Hiroshima Mon Amour


Reviewed by: Anne-Katrin Titze

Hiroshima Mon Amour
"Even after many viewings it is difficult to fully grasp the film's historical significance, storytelling innovations and stylistic brilliance."

Alain Resnais' Hiroshima Mon Amour has lost none of its poignancy and cuts so sharply to the truth about love and war that even after many viewings it is difficult to fully grasp the film's historical significance, storytelling innovations and stylistic brilliance.

"You saw nothing at Hiroshima," the man (Eiji Okada) tells the actress (Emmanuelle Riva) who came to his homeland to make a film about peace. "He" and "She" have embarked on an affair and they talk. Speaking about their past and their countries, about hair and blood, shame and routine.

Copy picture

The project was initially planned to be a documentary about the A-bomb. Marguerite Duras' transfixing screenplay transformed it into a love story.

"Like you I forgot," the actress tells her Japanese lover, only to speak of the forgotten. Her dead German lover in Nevers is resurrected through this new impossible encounter as the third person singular shifts into second. The Japanese man, a married architect whose family died in Hiroshima, accepts the 'you' of her narrative as his. Church bells ring when her "dubious morals" lead deep into the heart caves of finding Nevers-land. Riva's luminous face makes us drown in her eyes.

Images and sounds disjointed and in perfect disharmony, the nouveau roman a close relative, the opening sequence confronts us with shards of Hiroshima - the hospital, the museum with "human flesh suspended" in liquid, a Damian Hirst piece as if "still alive." Shattered stones and skin reconstructed and tourists crying, for "what else can tourists do?" Inadequate re-enactments of catastrophes on film serve Resnais to give a lesson in filmmaking.

It doesn't work to build a set and re-stage the horror. It will never work, he seems to say, and he was right. News clips of the days after the A-bomb was dropped show the "temporary survivors." The discrepancy between the two kinds of footage speaks for itself without words. When rain causes panic and food causes fear, the invisible must be confronted.

The length of Her hair marks the time. In 1943 it was long and blowing in the wind on her bicycle when she met the German soldier in barns and ruins and rooms. She was 18 and he 23. "That's when I almost lost you," the Japanese man says to the French woman. They have 16 hours left before her flight and the seven branches of the Ota delta flow into the Loire.

Resnais and Duras go straight for the mnemonic cornerstones. The impossible love of a French girl in wartime for a German soldier - when did it turn into disgrace for her father? "In the cellar my mother tells me I am 20." The imprisonment out of shame is shown. The townspeople shave the girl's head with gentle smiles on their faces while holding paper scissors in their hands - body language contradicts the violent act.

No mad angry mob follows her up the stairs, some even wipe the hair off her floral summer dress. These insincere gestures cut deeper than anything else he could have chosen to shoot. They had their scapegoat. "Are you ashamed for them, my love?" Now, frogs croak in the dark in Hiroshima. We see no monsters, only people, which makes it worse and more complicated.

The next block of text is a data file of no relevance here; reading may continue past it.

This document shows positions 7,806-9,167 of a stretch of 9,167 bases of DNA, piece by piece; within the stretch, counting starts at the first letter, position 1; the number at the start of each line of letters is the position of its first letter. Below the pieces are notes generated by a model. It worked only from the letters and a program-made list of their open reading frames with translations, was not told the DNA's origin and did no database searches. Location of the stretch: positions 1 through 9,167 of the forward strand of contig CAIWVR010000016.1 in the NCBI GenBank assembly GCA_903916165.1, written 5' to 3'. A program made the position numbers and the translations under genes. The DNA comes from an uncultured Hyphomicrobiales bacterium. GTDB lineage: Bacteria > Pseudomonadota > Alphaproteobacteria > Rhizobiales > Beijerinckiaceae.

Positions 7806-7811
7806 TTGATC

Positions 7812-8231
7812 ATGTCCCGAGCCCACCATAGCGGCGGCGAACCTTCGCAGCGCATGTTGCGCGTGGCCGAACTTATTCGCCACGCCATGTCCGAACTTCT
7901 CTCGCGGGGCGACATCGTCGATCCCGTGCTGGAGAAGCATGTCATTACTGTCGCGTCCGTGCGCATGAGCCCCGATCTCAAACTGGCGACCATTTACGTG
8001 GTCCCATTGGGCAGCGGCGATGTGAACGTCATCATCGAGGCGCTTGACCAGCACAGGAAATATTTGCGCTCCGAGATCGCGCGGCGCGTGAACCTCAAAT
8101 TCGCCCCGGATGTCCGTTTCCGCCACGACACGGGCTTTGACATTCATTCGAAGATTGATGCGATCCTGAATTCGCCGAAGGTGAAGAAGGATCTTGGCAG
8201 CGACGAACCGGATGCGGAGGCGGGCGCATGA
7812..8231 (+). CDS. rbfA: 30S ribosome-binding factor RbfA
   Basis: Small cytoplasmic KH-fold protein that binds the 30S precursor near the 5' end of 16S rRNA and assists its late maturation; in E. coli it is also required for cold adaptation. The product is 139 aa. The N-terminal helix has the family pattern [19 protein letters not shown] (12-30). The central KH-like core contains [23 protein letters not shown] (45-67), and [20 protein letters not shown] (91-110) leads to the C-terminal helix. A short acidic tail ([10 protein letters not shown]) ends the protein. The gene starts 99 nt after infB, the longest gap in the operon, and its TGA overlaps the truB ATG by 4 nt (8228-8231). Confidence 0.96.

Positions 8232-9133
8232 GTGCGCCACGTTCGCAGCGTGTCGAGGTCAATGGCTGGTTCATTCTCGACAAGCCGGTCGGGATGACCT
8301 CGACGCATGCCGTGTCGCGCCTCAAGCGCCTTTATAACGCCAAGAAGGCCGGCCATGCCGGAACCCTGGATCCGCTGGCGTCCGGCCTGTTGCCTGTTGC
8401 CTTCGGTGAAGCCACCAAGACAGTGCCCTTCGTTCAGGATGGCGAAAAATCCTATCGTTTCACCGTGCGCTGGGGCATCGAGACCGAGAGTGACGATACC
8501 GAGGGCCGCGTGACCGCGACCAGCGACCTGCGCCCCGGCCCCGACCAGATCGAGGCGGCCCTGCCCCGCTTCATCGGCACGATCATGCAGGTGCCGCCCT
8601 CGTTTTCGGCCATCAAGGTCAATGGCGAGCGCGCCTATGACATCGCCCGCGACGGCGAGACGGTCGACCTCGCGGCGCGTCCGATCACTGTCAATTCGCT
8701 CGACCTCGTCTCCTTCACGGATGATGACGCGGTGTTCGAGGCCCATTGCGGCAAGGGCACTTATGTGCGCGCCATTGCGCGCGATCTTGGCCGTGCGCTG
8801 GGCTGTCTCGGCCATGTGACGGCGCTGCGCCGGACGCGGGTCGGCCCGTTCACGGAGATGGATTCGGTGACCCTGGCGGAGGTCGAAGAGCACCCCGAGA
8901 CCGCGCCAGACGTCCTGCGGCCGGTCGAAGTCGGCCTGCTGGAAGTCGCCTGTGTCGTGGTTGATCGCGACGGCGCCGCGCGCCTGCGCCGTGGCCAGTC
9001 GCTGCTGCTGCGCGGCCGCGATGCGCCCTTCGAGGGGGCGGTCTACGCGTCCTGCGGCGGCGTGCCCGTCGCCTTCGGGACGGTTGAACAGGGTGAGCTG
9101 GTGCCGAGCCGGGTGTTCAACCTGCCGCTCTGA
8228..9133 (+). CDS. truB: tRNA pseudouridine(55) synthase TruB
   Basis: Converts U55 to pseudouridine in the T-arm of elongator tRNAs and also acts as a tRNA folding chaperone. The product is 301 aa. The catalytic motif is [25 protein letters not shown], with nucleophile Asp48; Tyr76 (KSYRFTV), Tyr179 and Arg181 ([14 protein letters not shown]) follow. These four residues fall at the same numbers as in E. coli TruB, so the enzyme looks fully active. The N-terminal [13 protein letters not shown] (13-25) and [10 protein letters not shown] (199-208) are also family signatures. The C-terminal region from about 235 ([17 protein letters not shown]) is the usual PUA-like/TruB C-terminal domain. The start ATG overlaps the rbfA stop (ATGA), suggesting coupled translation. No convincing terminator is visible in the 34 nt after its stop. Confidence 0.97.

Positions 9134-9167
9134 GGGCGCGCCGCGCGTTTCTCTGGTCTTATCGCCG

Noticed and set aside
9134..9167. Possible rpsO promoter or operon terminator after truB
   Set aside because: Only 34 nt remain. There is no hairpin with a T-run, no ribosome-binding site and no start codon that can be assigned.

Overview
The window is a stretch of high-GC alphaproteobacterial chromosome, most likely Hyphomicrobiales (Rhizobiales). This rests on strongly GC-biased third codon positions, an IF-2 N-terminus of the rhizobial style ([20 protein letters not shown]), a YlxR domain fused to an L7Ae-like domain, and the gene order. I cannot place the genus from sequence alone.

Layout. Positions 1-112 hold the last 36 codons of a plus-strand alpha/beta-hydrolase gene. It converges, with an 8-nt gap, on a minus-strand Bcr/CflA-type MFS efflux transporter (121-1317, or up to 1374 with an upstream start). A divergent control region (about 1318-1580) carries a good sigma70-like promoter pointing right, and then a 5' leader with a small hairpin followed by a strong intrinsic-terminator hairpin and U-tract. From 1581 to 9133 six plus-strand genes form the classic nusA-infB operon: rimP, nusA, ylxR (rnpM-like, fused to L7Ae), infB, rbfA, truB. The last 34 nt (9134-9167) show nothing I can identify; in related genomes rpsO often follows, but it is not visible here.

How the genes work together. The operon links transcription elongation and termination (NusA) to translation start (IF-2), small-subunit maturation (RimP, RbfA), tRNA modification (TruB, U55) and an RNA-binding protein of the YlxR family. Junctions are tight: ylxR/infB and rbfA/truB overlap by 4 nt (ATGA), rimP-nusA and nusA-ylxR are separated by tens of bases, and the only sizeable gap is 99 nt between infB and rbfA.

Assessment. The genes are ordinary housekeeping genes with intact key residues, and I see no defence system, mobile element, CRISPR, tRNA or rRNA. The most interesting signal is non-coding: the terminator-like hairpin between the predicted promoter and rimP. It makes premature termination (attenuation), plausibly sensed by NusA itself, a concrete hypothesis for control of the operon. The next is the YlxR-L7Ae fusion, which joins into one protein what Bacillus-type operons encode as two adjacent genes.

She leaves Nevers on her bike, alone and forever, sent off by her mother one August night in 1945 to arrive in Paris on the day that marked the world. Resnais, harrowed by history, managed to build a floating frame capturing the largest of the large in personal heartbreak. And then in the next moment he confronts us with our vanities.

The man, a stranger, after one night spent together is disproportionately happy to be "the only one who knows" her story or whatever it is she told him. "I will remember you as the symbol of love's forgetfulness," should be seen in this context. Both know already that there will be other affairs to come and that it is goodbye for them - unless, one day - a war.

"We'll go to Bavaria and get married," was an impossibility then, 14 years earlier, and during her last night in Hiroshima she walks from an Oasis to the train station into a taxi to a bar named Casablanca, where sounds of a river and an attentive stranger lure her to forget. The grey dawn over Hiroshima causes forgetting and being forgotten.

Fully restored and being shown as part of the 52nd New York Film Festival, Resnais' debut feature celebrates its 55th anniversary during Duras' centenary year.

A question asked often about classic masterpieces - how must it feel for someone to see this film for the first time now? With the Second World War as emotionally distant as the French Revolution for many Millennials, where will the ashes to ashes settle? The radioactive flower imprint on asphalt, shaped like mangled barbed wire and the glistening bodies - statues of cinders and history in an embrace we don't yet know - will the associations only remain with the people covered in the collapsed World Trade Center Towers' debris?

The French/Japanese co-production originally had Chris Marker involved, who dropped out and is still winking at us from the eyes of three cats, two white ones in Hiroshima and a black one in Nevers in a cellar damp from the nearby empty banks of the Loire. Two towns forever linked by a river and a war in Hiroshima Mon Amour.

Reviewed on: 08 Sep 2014
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A French actress making an anti-war film embarks on an affair with a married man.

Director: Alain Resnais

Writer: Marguerite Duras

Starring: Emmanuelle Riva, Eiji Okada, Stella Dassas, Pierre Barbaud, Bernard Fresson

Year: 1959

Runtime: 90 minutes

BBFC: PG - Parental Guidance

Country: France, Japan

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